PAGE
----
Elon Musk exceeds expectations of dooming Twitter


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New Twitter CEO Elon Musk officially bought Twitter on Oct. 27 for $44 billion dollars. It’s been an eventful couple of months for Twitter under Musk’s ownership.

The reign of new Twitter CEO Elon Musk has been a wild ride so far, but not for the best.

It all began on Apr. 14 when Musk tweeted that he made an offer to buy Twitter at $44 billion dollars. One thing led to another and on Oct. 27, Musk officially bought Twitter and became the new owner.

Musk immediately acknowledged his takeover of the platform by tweeting, “the bird is free” minutes after the deal was done. He would later fire top executives of the company, such as former Twitter CEO Parag Agrawal because Musk didn’t like how they managed Twitter in the past.

The question is: can Musk be trusted to run a big social media platform like Twitter and is he mature enough to do so?

Sure, Musk is a successful businessman as he is the CEO of Tesla and currently has a net worth of $176.8 billion dollars, according to Forbes magazine. This doesn’t mean he’s fit to be the owner of Twitter.

So far, Musk has shown that he’s not fit for the company as its owner. It’s bothersome that someone as selfish and immature as him is in that position to lead a social media platform that reaches an audience of 329 million users.

Musk has had a shaky past with tweeting. For example, in 2018, he tweeted a series of tweets that were false and misleading about potentially making Tesla stock private, which created a significant market disruption by making the Tesla stock jump up over 6% because of the false tweets, according to a press release by the U.S. Securities and Exchange Commission.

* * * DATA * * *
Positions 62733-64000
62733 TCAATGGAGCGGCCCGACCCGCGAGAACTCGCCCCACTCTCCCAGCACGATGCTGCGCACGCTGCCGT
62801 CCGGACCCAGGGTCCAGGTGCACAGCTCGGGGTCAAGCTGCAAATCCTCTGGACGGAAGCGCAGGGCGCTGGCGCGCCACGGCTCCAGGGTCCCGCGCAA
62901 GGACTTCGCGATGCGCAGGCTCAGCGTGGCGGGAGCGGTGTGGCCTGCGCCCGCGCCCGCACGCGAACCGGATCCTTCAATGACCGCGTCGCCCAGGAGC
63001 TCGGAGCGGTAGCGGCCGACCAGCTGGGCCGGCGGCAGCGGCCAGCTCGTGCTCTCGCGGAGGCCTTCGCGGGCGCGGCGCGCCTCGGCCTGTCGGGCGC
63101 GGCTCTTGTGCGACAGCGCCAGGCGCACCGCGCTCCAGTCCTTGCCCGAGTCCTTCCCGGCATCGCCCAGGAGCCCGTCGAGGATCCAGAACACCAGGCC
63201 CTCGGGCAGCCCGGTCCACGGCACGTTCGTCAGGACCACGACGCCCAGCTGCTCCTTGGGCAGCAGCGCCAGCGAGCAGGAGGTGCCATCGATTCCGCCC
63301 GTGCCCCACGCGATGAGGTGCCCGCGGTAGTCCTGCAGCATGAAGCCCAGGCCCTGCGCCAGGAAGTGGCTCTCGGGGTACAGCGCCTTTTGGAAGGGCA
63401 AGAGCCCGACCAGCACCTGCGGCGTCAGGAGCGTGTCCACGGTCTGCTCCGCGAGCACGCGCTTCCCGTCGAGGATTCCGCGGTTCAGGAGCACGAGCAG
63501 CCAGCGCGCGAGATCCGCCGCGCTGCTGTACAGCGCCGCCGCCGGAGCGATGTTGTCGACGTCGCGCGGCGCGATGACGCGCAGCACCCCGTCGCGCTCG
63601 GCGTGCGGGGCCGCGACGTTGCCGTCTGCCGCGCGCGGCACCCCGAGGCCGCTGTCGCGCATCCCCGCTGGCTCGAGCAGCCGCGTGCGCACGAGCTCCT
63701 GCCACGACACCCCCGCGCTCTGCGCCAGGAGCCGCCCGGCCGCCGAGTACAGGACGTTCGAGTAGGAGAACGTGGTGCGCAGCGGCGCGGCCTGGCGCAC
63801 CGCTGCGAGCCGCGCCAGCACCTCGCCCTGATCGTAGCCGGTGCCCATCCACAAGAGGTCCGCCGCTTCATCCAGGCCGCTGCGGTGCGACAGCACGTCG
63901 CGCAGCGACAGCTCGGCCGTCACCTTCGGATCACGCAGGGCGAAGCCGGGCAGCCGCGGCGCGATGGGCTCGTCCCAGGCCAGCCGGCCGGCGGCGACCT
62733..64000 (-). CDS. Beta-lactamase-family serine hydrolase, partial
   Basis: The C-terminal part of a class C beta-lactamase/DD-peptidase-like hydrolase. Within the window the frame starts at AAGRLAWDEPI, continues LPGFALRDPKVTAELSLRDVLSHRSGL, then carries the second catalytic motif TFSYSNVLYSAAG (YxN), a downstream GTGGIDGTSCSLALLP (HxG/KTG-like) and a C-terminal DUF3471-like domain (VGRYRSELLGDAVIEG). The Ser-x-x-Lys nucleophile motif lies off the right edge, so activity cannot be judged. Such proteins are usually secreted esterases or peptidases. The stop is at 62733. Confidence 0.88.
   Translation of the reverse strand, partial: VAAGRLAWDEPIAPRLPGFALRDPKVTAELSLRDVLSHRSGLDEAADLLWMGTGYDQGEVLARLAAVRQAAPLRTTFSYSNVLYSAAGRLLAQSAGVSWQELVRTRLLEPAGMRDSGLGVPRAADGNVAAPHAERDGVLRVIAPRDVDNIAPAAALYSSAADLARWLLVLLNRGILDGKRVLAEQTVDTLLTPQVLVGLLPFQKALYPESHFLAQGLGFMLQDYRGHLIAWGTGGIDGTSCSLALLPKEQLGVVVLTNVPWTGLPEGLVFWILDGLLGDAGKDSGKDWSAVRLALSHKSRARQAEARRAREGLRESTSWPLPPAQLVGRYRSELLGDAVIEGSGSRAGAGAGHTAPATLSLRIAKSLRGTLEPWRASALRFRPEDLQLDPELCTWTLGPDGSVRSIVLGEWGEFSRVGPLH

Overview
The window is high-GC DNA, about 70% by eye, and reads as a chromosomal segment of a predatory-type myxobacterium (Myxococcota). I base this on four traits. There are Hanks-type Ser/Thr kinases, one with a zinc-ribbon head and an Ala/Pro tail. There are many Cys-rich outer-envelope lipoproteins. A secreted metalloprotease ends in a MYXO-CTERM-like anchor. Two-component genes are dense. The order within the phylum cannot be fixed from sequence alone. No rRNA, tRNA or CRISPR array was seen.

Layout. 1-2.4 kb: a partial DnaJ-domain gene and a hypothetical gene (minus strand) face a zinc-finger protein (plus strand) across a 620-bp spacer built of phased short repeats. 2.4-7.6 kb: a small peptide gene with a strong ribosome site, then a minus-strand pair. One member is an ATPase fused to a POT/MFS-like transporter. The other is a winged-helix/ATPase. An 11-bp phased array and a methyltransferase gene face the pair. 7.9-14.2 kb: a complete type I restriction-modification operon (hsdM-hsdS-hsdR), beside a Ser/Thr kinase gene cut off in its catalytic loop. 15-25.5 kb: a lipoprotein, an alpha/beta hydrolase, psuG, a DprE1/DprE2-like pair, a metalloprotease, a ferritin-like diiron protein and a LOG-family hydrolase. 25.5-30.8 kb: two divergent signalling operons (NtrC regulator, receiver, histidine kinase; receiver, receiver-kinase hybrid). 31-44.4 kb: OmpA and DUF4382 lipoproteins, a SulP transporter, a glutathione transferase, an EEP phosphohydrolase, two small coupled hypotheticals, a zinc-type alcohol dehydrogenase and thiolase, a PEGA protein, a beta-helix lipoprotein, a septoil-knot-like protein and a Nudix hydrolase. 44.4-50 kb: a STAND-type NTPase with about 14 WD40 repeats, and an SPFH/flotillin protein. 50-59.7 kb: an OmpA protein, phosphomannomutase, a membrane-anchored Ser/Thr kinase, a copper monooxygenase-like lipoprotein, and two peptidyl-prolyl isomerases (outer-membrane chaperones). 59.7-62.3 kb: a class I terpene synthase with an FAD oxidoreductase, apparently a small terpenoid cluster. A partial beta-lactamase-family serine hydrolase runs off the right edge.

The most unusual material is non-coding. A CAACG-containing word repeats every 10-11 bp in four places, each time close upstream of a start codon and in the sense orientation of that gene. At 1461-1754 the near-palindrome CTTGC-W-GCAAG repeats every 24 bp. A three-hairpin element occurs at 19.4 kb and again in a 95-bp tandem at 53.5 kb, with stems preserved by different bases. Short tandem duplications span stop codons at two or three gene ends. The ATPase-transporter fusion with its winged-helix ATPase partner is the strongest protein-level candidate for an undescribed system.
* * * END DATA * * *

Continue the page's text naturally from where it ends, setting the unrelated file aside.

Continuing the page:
Another controversial tweet by Musk is when he shared his thoughts about COVID-19 when he tweeted in March 2020, saying “The coronavirus panic is dumb.”

Other moronic instances of him tweeting is when he mocks politicians, specifically Democrats. He once replied to a tweet by Sen. Bernie Sanders about taxing the rich, with Musk saying to Sanders, “I keep forgetting that you’re still alive.”

It’s not a good look that the new owner of Twitter has made tweets that were misleading, insulting politicians and questioning the COVID-19 pandemic.

Another red flag of Musk is when he launched a new profile verification on Nov. 9 called Twitter Blue, where you can pay $8 to have a verified account. Musk didn’t think it through enough because the ability to pay $8 to have a verified account was going to be abused. Anyone can have one if it’s just eight bucks.

This led to a crazy two days on the platform, with misinformation spreaded everywhere until Twitter Blue was put on pause on Nov. 11.

It’s good that Musk realized he needed to stop Twitter Blue, but the backlash from the past two days was significant.

For example, an impersonator account used Twitter Blue to say they were the official account of Eli Lilly and Company and tweeted, “We are excited to announce insulin is free now.” This fake tweet took a big hit to the company even though they weren’t the ones to tweet it as it caused their company’s stock to crash and ultimately lose over $15 billion dollars in two days since the tweet, according to Economic Times.

Musk continued his dictatorship of Twitter on Nov. 12 when he fired over 80% of contractor employees with no formal notice. Employees who had just been fired learned ironically about the news from Twitter and realized they were the ones that got laid off as soon as they saw that they had no access to company emails, according to Search Engine Journal.

What’s worse about Musk is he exemplified his immaturity through his arrogant and selfish tweets by mocking the use of pronouns and ridiculing the “death of Twitter.”

Let’s hope it’s just a rough start for the new owner of Twitter, but the future still doesn’t look promising under Musk.